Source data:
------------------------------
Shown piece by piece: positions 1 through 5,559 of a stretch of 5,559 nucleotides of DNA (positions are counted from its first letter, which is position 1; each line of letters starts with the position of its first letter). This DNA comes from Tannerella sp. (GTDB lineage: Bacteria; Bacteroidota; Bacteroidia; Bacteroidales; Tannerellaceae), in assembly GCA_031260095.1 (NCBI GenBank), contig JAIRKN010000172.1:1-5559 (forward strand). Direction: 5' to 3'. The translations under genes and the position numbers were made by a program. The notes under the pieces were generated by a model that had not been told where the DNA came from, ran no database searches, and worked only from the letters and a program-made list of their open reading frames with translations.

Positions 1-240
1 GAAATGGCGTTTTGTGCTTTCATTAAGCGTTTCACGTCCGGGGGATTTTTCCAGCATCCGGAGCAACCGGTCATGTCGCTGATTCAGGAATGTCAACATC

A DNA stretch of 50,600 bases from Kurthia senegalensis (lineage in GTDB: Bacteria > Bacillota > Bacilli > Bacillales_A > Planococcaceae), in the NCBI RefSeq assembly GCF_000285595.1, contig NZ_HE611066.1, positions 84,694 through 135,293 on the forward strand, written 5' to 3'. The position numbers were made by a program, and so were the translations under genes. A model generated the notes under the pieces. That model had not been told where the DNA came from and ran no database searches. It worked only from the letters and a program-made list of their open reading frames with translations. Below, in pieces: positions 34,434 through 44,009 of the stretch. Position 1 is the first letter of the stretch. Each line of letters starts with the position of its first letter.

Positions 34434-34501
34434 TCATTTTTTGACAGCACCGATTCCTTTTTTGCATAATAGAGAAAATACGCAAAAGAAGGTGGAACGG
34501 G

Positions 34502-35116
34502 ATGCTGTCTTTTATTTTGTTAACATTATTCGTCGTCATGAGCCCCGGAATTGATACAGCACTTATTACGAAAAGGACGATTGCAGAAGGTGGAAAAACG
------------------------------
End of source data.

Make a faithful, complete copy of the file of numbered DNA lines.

Shown piece by piece: positions 1 through 5,559 of a stretch of 5,559 nucleotides of DNA (positions are counted from its first letter, which is position 1; each line of letters starts with the position of its first letter). This DNA comes from Tannerella sp. (GTDB lineage: Bacteria; Bacteroidota; Bacteroidia; Bacteroidales; Tannerellaceae), in assembly GCA_031260095.1 (NCBI GenBank), contig JAIRKN010000172.1:1-5559 (forward strand). Direction: 5' to 3'. The translations under genes and the position numbers were made by a program. The notes under the pieces were generated by a model that had not been told where the DNA came from, ran no database searches, and worked only from the letters and a program-made list of their open reading frames with translations.

Positions 1-240
1 GAAATGGCGTTTTGTGCTTTCATTAAGCGTTTCACGTCCGGGGGATTTTTCCAGCATCCGGAGCAACCGGTCATGTCGCTGATTCAGGAATGTCAACATC

A DNA stretch of 50,600 bases from Kurthia senegalensis (lineage in GTDB: Bacteria > Bacillota > Bacilli > Bacillales_A > Planococcaceae), in the NCBI RefSeq assembly GCF_000285595.1, contig NZ_HE611066.1, positions 84,694 through 135,293 on the forward strand, written 5' to 3'. The position numbers were made by a program, and so were the translations under genes. A model generated the notes under the pieces. That model had not been told where the DNA came from and ran no database searches. It worked only from the letters and a program-made list of their open reading frames with translations. Below, in pieces: positions 34,434 through 44,009 of the stretch. Position 1 is the first letter of the stretch. Each line of letters starts with the position of its first letter.

Positions 34434-34501
34434 TCATTTTTTGACAGCACCGATTCCTTTTTTGCATAATAGAGAAAATACGCAAAAGAAGGTGGAACGG
34501 G

Positions 34502-35116
34502 ATGCTGTCTTTTATTTTGTTAACATTATTCGTCGTCATGAGCCCCGGAATTGATACAGCACTTATTACGAAAAGGACGATTGCAGAAGGTGGAAAAACG